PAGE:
A group of Antarctic-bound expeditioners have traded in their hi-vis for hospital scrubs over a fortnight of unique surgical training.
The lay surgical assistant (LSA) course is a world-leading program, designed to upskill tradespeople to support Australia’s Antarctic station doctors in the event of a medical emergency.
Course convenor and specialist anaesthetist Dr Chris Wilde said the program was held twice a year.
“It’s a two-week course with eight participants, where we take expeditioners and train them up to be anaesthetic assistants and surgical assistants,” Dr Wilde said.
“The Australia Antarctic Division operates with just one doctor on each station over winter, and if surgery is required, there are trained assistants from the expedition crew to assist the doctor to give an anaesthetic, conduct surgery, and safely wake up the patient at the end.”
The course culminates with a mock scenario in an operating theatre at the Royal Hobart Hospital.
“We have a whole day of simulation where they use their new skills and we run through anaesthetising and operating, on the ‘patient’ who has appendicitis,” Dr Wilde said.
Casey research station summer Doctor Jan Wallace said the day was a good chance for the team to work together before going south.
“It was a very impressive performance from all the teams. I’m really happy that I’m going down with such a high level of skill with my LSAs this year,” Dr Wallace said.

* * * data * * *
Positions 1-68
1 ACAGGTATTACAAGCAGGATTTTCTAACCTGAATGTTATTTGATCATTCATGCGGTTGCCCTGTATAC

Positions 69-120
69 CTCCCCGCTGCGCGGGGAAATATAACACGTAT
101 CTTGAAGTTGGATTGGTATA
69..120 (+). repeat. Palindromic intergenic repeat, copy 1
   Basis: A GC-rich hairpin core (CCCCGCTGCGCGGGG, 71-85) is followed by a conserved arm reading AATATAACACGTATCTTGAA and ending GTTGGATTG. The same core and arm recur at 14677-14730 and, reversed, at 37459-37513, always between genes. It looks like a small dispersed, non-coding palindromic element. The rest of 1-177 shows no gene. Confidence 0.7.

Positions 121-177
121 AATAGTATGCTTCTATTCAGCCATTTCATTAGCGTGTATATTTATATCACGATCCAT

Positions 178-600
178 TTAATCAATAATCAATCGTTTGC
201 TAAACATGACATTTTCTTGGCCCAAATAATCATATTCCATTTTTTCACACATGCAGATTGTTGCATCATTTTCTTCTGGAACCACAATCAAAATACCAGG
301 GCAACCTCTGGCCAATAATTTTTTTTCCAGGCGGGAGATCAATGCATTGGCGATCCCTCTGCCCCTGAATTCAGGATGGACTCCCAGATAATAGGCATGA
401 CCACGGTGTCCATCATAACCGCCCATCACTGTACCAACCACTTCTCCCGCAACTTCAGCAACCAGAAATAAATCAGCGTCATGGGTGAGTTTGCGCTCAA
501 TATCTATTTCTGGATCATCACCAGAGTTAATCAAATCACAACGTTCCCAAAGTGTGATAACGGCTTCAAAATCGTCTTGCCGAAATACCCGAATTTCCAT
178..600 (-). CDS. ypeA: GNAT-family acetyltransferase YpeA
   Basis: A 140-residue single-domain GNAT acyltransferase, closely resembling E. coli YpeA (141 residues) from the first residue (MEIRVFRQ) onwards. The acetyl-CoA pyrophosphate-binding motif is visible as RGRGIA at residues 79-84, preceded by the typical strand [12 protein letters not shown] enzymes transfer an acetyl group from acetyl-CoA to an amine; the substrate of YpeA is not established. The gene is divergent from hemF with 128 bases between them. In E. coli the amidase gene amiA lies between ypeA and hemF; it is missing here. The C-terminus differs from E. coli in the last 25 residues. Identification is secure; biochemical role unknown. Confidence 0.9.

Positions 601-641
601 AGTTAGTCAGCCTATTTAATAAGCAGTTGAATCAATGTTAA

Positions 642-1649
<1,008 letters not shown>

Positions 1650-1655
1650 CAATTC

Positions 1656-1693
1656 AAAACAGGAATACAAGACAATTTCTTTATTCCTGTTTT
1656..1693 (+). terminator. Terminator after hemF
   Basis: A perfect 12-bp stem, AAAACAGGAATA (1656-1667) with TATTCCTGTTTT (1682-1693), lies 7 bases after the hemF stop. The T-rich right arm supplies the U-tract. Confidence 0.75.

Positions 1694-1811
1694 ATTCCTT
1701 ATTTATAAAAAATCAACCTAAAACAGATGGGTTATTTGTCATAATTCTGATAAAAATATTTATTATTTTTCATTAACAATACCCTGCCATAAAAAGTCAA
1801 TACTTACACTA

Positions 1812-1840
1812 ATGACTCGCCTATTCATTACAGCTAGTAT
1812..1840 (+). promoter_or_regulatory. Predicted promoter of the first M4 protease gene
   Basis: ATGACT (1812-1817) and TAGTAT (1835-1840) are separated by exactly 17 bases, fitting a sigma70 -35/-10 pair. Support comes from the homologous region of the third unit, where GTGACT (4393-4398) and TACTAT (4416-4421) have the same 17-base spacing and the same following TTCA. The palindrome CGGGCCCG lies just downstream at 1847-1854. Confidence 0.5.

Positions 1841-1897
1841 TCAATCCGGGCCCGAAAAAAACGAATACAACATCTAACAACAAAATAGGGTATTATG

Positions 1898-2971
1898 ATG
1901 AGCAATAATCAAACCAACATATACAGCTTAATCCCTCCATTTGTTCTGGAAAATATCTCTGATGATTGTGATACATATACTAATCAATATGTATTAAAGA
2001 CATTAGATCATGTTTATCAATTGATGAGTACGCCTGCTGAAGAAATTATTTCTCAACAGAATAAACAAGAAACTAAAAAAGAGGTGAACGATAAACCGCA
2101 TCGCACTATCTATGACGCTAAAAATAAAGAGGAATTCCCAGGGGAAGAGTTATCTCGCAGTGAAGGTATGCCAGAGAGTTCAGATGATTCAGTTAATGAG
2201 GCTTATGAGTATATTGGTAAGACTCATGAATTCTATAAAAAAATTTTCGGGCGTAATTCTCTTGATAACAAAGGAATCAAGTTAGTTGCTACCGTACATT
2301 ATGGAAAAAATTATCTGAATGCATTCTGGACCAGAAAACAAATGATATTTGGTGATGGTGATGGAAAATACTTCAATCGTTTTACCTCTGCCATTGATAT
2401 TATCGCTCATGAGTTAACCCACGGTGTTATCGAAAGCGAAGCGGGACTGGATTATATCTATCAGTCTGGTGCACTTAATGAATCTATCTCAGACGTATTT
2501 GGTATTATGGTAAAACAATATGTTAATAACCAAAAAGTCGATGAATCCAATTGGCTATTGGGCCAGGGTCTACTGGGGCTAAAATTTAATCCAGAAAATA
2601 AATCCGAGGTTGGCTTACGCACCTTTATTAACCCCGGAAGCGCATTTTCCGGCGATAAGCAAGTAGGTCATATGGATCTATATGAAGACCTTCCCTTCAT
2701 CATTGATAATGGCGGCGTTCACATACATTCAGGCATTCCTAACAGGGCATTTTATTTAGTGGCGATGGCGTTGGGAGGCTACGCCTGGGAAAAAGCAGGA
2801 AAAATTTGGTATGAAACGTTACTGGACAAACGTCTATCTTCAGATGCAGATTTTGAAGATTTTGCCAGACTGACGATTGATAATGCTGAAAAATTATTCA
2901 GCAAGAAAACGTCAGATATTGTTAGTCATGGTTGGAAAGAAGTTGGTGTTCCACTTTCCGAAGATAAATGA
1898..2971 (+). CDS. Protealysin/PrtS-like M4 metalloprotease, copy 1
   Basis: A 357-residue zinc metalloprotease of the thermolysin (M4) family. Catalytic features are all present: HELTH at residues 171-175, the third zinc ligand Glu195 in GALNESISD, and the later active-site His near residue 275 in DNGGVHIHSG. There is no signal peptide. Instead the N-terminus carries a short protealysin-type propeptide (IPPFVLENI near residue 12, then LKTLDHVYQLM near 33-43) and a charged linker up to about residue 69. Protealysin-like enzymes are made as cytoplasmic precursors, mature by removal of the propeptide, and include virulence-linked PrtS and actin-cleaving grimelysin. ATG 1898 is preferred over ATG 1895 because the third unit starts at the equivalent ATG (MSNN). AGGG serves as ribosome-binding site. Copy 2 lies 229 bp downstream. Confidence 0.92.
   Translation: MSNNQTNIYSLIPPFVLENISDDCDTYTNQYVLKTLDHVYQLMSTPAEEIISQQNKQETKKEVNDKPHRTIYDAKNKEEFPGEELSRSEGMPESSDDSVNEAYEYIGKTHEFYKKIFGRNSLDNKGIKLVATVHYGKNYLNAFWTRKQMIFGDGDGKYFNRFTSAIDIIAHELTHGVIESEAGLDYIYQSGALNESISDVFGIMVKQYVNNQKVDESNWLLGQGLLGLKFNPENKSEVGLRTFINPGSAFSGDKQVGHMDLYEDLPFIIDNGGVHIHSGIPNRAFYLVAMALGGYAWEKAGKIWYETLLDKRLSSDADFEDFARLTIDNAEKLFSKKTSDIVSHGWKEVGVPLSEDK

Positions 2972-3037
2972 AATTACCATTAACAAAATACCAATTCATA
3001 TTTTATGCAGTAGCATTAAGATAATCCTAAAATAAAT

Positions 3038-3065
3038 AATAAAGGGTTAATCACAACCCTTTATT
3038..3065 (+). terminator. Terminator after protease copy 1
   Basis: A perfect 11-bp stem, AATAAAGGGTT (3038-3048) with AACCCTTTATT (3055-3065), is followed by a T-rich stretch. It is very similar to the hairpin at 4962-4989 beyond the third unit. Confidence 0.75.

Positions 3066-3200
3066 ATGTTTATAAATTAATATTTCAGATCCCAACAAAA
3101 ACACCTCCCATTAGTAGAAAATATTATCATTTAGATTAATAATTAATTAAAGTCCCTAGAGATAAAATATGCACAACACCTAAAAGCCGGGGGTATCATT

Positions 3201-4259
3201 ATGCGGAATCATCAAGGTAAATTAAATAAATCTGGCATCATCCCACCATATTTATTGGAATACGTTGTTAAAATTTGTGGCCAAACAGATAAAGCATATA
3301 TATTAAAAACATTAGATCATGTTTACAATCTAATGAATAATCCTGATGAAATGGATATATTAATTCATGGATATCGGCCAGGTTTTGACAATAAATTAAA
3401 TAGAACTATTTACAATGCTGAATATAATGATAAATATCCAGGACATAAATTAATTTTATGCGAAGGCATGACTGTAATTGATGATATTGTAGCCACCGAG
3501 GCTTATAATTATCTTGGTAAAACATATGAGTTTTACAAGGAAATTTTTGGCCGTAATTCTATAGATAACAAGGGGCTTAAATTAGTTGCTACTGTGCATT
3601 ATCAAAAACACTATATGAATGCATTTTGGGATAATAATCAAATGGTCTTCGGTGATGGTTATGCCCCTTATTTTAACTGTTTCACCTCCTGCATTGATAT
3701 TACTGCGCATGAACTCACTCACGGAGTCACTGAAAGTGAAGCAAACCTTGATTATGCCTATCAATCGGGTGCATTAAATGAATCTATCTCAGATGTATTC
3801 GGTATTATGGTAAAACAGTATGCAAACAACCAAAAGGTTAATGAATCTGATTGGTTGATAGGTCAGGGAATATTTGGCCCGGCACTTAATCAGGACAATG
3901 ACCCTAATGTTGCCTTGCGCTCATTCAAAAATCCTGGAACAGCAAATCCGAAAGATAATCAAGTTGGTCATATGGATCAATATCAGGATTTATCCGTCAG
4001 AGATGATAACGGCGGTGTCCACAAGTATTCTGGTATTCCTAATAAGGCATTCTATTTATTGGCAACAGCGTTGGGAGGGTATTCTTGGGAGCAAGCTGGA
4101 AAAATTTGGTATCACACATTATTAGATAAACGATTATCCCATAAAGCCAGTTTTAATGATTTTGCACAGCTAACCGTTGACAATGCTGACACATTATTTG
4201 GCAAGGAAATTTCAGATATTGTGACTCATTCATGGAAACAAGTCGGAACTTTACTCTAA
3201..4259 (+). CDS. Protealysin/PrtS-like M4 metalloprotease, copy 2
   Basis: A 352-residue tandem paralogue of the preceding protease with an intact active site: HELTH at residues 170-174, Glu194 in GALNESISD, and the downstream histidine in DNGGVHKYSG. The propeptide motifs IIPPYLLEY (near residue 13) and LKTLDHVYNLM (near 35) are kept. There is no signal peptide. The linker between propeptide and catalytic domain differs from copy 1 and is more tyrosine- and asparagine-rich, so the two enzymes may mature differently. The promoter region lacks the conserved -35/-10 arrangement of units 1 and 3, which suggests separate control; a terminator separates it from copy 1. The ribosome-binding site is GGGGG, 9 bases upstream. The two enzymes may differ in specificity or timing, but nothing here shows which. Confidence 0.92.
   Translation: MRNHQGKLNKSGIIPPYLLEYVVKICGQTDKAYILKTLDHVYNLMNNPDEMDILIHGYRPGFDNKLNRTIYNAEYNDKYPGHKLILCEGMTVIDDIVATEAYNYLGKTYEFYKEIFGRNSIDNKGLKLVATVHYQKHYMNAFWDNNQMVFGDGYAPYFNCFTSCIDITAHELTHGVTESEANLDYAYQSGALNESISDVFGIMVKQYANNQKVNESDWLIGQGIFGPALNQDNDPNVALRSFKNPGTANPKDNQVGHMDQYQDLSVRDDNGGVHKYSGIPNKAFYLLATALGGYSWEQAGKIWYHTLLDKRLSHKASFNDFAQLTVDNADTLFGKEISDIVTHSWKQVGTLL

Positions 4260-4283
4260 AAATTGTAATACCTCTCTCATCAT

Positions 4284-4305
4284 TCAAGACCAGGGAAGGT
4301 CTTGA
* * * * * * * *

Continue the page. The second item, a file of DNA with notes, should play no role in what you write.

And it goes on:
Back on the tools
Davis research station plumber Shane Bilston is happy to be back in scrubs.
“I’ve done it once before. It’s just such a great opportunity and really helpful if something goes wrong,” Mr Bilston said.
He also sees some interesting comparisons with his regular job.
“The body has a circulating system like water, it has a waste system, and it has a ventilation system, all the things that we work on.”
It’s a new experience for Casey plumber Bill Merrick.
“I was approached for the role and I put my hand up straight away. I knew it was a really good role to be involved with and I’ve loved every minute of it. The last two weeks has been absolutely wonderful,” he said.
The LSA course for nearly 40 years and is a partnership between the Australian Antarctic Division, The University of Tasmania and The Tasmanian Health Service, through the Centre for Remote and Maritime Medicine (CARMM).